4. Buying in bulk doesn’t always mean foods are cheaper. You’ll have to get a bit savvy and look at the small print on the labels on the edge of the shelves – look at the price per 100g, rather than the overall large price printed on the packet, to see which is better value for money.

5. Finally, know which bit of the supermarket is best for each item. For example, with fruit, value range tinned mandarins, peaches and grapefruit are far cheaper than their fresh counterparts. Frozen berries are around a third of the price of fresh ones, and just as fine. A bag of raisins for 90p is a tenth of the price of the equivalent in the handy little snack boxes; just portion them out yourself and save a fortune! Tinned baked beans are just white beans with a sauce on – rinse it off and toss them into soups, stews and casseroles to bulk it out for a third of the price of a can of ‘clean’ cannelini beans. If you have a freezer, a kilo of frozen spinach is around £1, whereas you’d only get 100g of the fresh stuff for that. For fresh veg, buy the unfashionable old root veg, parsnips, swede and carrots, and make them into soups and hearty sausage casseroles.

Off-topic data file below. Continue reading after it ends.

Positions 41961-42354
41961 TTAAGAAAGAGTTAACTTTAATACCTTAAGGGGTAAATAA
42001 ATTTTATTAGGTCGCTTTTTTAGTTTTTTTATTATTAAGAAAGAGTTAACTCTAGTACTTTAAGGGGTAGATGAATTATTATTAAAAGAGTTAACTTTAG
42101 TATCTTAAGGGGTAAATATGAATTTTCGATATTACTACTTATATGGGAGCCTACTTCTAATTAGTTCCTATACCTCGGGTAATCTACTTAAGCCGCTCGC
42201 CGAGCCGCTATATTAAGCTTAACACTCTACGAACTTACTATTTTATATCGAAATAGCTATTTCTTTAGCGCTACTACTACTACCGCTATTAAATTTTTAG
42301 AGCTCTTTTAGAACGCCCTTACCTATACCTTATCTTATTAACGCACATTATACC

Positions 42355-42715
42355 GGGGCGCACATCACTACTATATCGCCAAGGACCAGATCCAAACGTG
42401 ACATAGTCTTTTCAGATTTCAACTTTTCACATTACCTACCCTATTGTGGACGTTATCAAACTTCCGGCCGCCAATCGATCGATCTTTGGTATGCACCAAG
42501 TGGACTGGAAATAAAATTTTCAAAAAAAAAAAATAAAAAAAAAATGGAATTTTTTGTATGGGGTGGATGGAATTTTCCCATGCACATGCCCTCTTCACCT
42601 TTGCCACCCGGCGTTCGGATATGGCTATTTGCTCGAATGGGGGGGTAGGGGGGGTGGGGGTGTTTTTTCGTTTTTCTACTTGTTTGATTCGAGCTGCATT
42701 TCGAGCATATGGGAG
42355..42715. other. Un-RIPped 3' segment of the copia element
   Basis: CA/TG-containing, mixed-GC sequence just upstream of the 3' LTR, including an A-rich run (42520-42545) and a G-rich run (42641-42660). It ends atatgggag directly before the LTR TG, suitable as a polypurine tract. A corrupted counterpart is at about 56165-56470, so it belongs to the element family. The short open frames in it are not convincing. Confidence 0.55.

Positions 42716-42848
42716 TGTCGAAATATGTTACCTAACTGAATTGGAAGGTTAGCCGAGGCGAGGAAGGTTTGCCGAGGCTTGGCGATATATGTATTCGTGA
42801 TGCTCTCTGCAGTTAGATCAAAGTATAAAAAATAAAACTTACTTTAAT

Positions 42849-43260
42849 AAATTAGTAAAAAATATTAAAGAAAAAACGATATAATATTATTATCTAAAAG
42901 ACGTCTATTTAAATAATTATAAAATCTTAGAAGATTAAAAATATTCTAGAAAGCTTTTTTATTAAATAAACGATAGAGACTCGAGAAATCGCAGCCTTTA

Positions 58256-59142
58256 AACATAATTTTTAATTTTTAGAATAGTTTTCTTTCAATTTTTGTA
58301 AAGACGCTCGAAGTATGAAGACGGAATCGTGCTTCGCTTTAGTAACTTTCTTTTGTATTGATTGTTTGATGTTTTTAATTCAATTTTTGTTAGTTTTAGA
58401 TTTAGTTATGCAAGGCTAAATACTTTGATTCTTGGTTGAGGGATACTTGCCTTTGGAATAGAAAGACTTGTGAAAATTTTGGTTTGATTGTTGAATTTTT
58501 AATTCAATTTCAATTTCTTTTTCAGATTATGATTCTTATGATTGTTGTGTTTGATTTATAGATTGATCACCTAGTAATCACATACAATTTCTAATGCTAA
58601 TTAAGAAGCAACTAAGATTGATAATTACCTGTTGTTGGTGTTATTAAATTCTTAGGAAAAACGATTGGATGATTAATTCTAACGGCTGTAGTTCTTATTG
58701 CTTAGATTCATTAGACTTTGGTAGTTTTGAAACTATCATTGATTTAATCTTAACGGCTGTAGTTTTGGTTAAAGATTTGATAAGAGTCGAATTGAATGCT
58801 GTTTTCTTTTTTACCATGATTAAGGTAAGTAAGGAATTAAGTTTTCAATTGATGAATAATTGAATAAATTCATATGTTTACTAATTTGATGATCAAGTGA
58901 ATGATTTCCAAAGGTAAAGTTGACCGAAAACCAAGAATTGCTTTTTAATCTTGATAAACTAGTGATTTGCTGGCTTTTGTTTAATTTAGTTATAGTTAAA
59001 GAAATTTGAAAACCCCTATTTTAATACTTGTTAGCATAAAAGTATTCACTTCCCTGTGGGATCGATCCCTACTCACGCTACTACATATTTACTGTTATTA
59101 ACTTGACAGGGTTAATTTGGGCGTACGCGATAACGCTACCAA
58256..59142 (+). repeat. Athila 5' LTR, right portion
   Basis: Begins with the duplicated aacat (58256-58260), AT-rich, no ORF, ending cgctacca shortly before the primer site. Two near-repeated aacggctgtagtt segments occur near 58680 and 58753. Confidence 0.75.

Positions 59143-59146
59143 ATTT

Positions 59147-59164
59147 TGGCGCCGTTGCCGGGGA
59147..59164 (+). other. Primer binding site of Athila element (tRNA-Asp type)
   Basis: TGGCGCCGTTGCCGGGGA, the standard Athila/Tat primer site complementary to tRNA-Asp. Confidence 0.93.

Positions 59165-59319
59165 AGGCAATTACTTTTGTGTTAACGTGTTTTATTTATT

I’m not suggesting for one moment that it’s easy, because for many people it isn’t, but I’m on hand to help as much as possible, and try to, so give me a shout if you need a hand or have a cooking query and I will try to get back to you. In the meantime there are around 700 free budget recipes over here on www.cookingonabootstrap.com – I hope they can be of some use!

This site is free to those who need it, and always will be, but it does of course incur costs to run and keep it running. If you use it and benefit, enjoy it, and would like to keep it going, please consider popping something in the tip jar, and thankyou.

Jack Monroe. You can follow me on;